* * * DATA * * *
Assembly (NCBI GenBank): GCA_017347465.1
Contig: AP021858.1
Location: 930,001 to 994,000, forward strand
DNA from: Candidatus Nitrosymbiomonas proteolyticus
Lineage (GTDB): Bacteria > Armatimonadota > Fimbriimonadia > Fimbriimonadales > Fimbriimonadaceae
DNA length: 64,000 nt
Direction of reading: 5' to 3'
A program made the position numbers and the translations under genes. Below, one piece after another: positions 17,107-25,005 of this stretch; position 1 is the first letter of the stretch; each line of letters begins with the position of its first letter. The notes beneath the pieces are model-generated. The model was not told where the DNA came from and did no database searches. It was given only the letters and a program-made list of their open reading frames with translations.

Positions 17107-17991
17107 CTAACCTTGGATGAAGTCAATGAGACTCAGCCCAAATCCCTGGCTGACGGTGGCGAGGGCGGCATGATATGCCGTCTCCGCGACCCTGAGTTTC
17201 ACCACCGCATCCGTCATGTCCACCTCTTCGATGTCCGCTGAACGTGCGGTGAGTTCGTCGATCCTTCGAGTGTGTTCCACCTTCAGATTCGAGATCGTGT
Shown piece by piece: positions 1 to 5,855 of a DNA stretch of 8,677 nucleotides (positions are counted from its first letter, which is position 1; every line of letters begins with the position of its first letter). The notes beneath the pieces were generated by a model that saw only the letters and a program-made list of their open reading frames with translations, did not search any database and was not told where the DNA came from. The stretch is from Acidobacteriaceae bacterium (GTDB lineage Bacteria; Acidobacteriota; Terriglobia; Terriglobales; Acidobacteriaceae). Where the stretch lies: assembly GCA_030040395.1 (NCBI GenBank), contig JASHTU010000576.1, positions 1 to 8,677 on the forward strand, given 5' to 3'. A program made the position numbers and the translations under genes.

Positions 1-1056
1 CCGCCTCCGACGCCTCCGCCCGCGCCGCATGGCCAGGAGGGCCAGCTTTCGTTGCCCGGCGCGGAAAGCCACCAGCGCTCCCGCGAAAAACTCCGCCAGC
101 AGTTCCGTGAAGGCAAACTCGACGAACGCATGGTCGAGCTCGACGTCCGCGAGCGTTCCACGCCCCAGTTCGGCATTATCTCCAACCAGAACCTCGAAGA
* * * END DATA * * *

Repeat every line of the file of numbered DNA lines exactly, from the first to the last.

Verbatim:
Assembly (NCBI GenBank): GCA_017347465.1
Contig: AP021858.1
Location: 930,001 to 994,000, forward strand
DNA from: Candidatus Nitrosymbiomonas proteolyticus
Lineage (GTDB): Bacteria > Armatimonadota > Fimbriimonadia > Fimbriimonadales > Fimbriimonadaceae
DNA length: 64,000 nt
Direction of reading: 5' to 3'
A program made the position numbers and the translations under genes. Below, one piece after another: positions 17,107-25,005 of this stretch; position 1 is the first letter of the stretch; each line of letters begins with the position of its first letter. The notes beneath the pieces are model-generated. The model was not told where the DNA came from and did no database searches. It was given only the letters and a program-made list of their open reading frames with translations.

Positions 17107-17991
17107 CTAACCTTGGATGAAGTCAATGAGACTCAGCCCAAATCCCTGGCTGACGGTGGCGAGGGCGGCATGATATGCCGTCTCCGCGACCCTGAGTTTC
17201 ACCACCGCATCCGTCATGTCCACCTCTTCGATGTCCGCTGAACGTGCGGTGAGTTCGTCGATCCTTCGAGTGTGTTCCACCTTCAGATTCGAGATCGTGT
Shown piece by piece: positions 1 to 5,855 of a DNA stretch of 8,677 nucleotides (positions are counted from its first letter, which is position 1; every line of letters begins with the position of its first letter). The notes beneath the pieces were generated by a model that saw only the letters and a program-made list of their open reading frames with translations, did not search any database and was not told where the DNA came from. The stretch is from Acidobacteriaceae bacterium (GTDB lineage Bacteria; Acidobacteriota; Terriglobia; Terriglobales; Acidobacteriaceae). Where the stretch lies: assembly GCA_030040395.1 (NCBI GenBank), contig JASHTU010000576.1, positions 1 to 8,677 on the forward strand, given 5' to 3'. A program made the position numbers and the translations under genes.

Positions 1-1056
1 CCGCCTCCGACGCCTCCGCCCGCGCCGCATGGCCAGGAGGGCCAGCTTTCGTTGCCCGGCGCGGAAAGCCACCAGCGCTCCCGCGAAAAACTCCGCCAGC
101 AGTTCCGTGAAGGCAAACTCGACGAACGCATGGTCGAGCTCGACGTCCGCGAGCGTTCCACGCCCCAGTTCGGCATTATCTCCAACCAGAACCTCGAAGA